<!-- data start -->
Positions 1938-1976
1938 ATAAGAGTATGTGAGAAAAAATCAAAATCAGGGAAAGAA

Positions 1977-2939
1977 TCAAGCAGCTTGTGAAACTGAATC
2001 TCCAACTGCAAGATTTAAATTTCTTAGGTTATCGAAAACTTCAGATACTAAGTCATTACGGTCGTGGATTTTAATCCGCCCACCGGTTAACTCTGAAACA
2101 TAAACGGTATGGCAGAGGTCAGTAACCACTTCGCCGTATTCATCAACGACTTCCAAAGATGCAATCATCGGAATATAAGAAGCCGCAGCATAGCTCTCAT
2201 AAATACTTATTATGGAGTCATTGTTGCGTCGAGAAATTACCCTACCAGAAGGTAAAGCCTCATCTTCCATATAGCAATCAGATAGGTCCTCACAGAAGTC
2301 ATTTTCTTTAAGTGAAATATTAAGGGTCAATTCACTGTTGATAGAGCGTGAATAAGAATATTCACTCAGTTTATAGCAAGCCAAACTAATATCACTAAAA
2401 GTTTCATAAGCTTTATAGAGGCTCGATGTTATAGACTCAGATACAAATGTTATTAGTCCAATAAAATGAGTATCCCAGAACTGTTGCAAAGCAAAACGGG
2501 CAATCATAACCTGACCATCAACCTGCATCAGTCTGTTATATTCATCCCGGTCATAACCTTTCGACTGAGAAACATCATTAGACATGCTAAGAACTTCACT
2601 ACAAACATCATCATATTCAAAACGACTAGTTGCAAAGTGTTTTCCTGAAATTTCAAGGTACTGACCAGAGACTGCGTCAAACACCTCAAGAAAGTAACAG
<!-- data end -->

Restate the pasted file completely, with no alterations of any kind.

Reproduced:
Positions 1938-1976
1938 ATAAGAGTATGTGAGAAAAAATCAAAATCAGGGAAAGAA

Positions 1977-2939
1977 TCAAGCAGCTTGTGAAACTGAATC
2001 TCCAACTGCAAGATTTAAATTTCTTAGGTTATCGAAAACTTCAGATACTAAGTCATTACGGTCGTGGATTTTAATCCGCCCACCGGTTAACTCTGAAACA
2101 TAAACGGTATGGCAGAGGTCAGTAACCACTTCGCCGTATTCATCAACGACTTCCAAAGATGCAATCATCGGAATATAAGAAGCCGCAGCATAGCTCTCAT
2201 AAATACTTATTATGGAGTCATTGTTGCGTCGAGAAATTACCCTACCAGAAGGTAAAGCCTCATCTTCCATATAGCAATCAGATAGGTCCTCACAGAAGTC
2301 ATTTTCTTTAAGTGAAATATTAAGGGTCAATTCACTGTTGATAGAGCGTGAATAAGAATATTCACTCAGTTTATAGCAAGCCAAACTAATATCACTAAAA
2401 GTTTCATAAGCTTTATAGAGGCTCGATGTTATAGACTCAGATACAAATGTTATTAGTCCAATAAAATGAGTATCCCAGAACTGTTGCAAAGCAAAACGGG
2501 CAATCATAACCTGACCATCAACCTGCATCAGTCTGTTATATTCATCCCGGTCATAACCTTTCGACTGAGAAACATCATTAGACATGCTAAGAACTTCACT
2601 ACAAACATCATCATATTCAAAACGACTAGTTGCAAAGTGTTTTCCTGAAATTTCAAGGTACTGACCAGAGACTGCGTCAAACACCTCAAGAAAGTAACAG